According to current legislation, any incidents that involve alleged violence against uniformed authority must be heard in a military court rather than through standard judicial proceedings. Mayor Millabur commented there has not been a single incident of a Mapuche person winning their case in a military court. The fate of Parra, the youth shot and then abandoned by the police, is yet to be decided.

According to the press spokeperson of theTirúa municipality, press coverage of the incident was practically non-existent. What was reported, however, was the resulting confrontation between angry members of the Mapuche community (including women and children) and the police.

This incident is just one of many that occurred in recent months. The Mapuche communities, who have been branded ‘terrorists’ themselves, live in constant fear. According to local reports, the tank in the camp is frequently fired during the hours of darkness as part of the police force’s intimidation tactics. Many members of the community also complain about losing precious livestock, as they are too scared to follow the animals that wander across the forestry site’s perimeter. Other frequent reports are of individuals being detained for long periods of time, without physical harm but subject to unwarranted and distressing threats from police.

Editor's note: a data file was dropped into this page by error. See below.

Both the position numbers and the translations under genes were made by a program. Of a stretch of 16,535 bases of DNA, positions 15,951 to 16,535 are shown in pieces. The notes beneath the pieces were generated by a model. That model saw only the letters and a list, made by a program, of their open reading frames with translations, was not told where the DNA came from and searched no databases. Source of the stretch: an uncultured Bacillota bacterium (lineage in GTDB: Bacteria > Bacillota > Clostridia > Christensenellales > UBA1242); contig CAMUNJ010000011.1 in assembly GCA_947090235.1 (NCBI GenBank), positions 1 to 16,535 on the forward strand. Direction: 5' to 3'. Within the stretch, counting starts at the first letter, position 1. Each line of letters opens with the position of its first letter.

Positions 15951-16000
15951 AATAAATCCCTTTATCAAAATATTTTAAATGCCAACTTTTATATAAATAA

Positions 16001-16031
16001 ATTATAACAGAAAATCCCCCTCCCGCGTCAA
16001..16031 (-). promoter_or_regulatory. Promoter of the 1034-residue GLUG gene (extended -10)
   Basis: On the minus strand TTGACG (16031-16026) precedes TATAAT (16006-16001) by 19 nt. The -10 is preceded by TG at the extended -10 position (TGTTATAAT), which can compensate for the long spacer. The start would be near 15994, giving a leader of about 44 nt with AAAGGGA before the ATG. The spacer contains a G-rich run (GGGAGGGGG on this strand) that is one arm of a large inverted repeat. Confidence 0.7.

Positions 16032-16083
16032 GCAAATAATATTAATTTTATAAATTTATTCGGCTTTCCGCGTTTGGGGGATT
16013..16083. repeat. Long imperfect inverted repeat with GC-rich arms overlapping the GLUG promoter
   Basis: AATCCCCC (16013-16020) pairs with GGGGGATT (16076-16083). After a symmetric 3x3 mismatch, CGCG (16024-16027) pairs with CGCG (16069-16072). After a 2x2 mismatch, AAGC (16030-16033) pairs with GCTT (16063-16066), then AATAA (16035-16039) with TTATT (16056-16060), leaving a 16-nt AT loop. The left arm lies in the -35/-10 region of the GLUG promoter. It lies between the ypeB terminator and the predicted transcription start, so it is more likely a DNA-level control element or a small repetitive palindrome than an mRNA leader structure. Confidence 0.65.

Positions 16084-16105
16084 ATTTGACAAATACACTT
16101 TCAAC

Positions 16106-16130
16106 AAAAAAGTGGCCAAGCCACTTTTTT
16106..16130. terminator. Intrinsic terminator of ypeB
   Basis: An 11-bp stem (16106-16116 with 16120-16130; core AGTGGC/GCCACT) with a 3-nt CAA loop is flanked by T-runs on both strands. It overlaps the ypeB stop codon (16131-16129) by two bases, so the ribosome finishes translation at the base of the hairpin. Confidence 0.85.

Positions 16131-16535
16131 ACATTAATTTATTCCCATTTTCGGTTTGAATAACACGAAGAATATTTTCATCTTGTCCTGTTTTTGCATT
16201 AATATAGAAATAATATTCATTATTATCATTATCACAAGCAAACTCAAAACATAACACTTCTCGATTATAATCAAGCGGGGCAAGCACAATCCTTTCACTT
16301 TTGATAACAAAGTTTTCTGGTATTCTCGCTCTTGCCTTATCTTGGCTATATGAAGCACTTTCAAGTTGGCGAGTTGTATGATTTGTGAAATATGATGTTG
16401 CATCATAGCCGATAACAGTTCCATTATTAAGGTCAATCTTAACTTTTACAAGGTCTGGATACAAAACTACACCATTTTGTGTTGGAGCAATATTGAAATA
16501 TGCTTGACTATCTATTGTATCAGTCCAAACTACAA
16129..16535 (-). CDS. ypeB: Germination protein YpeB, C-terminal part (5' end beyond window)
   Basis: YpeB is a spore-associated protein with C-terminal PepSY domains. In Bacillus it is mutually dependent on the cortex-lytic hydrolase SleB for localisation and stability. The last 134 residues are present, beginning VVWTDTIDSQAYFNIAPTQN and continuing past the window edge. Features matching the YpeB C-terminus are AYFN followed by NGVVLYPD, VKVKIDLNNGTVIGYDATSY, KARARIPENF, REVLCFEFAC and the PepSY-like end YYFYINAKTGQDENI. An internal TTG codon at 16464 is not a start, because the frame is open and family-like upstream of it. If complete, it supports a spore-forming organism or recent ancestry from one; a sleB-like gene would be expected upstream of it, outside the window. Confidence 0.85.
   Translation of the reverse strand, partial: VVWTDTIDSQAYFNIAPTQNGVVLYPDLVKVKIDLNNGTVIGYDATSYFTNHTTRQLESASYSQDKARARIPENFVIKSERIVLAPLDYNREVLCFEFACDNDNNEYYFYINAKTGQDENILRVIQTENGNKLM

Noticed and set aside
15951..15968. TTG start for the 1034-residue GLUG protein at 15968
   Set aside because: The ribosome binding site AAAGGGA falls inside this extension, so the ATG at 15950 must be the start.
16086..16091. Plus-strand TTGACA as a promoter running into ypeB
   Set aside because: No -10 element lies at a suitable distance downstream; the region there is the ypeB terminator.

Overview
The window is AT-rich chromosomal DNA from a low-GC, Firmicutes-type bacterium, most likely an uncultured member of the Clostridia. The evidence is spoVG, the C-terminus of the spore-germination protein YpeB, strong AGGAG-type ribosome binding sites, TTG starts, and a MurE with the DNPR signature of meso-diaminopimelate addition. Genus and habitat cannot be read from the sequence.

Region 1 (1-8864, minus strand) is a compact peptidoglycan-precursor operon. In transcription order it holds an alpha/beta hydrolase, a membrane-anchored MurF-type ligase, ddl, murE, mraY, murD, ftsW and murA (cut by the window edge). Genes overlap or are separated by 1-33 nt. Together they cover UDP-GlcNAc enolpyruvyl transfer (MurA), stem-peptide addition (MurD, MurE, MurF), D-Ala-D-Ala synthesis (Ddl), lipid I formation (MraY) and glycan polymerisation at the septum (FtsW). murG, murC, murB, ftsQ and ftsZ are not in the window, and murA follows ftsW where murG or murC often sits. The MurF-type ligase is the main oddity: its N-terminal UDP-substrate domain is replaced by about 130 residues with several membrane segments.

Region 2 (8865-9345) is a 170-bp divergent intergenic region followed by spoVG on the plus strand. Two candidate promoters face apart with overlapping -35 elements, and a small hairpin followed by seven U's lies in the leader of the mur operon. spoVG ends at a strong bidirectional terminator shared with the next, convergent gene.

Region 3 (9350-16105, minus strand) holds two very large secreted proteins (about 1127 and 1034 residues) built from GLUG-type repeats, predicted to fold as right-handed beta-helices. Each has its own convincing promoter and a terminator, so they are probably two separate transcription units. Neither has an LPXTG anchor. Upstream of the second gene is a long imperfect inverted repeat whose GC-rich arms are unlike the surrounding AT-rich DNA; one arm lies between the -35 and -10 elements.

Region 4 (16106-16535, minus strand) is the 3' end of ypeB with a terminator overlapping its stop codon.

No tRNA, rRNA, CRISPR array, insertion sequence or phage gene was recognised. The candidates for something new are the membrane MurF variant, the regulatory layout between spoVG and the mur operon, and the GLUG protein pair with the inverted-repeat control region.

The presence of the common uniformed enemy has doubtless strengthened the sense of solidarity within the community. Members of the municipality frequently receive calls alerting them to police movement outside of the camp, particularly sightings of the plain clothes officers that patrol in the town itself.

Mayor Millabur can only hope to improve the conditions of his community through political and public pressure for the removal of the camp. “I am Mapuche,” he said, “And I will bear the flag of my town.”

By Natalie Hart ( patagoniatimes@gmail.comThis e-mail address is being protected from spam bots, you need JavaScript enabled to view it )
Last Updated ( Monday, 25 August 2008 )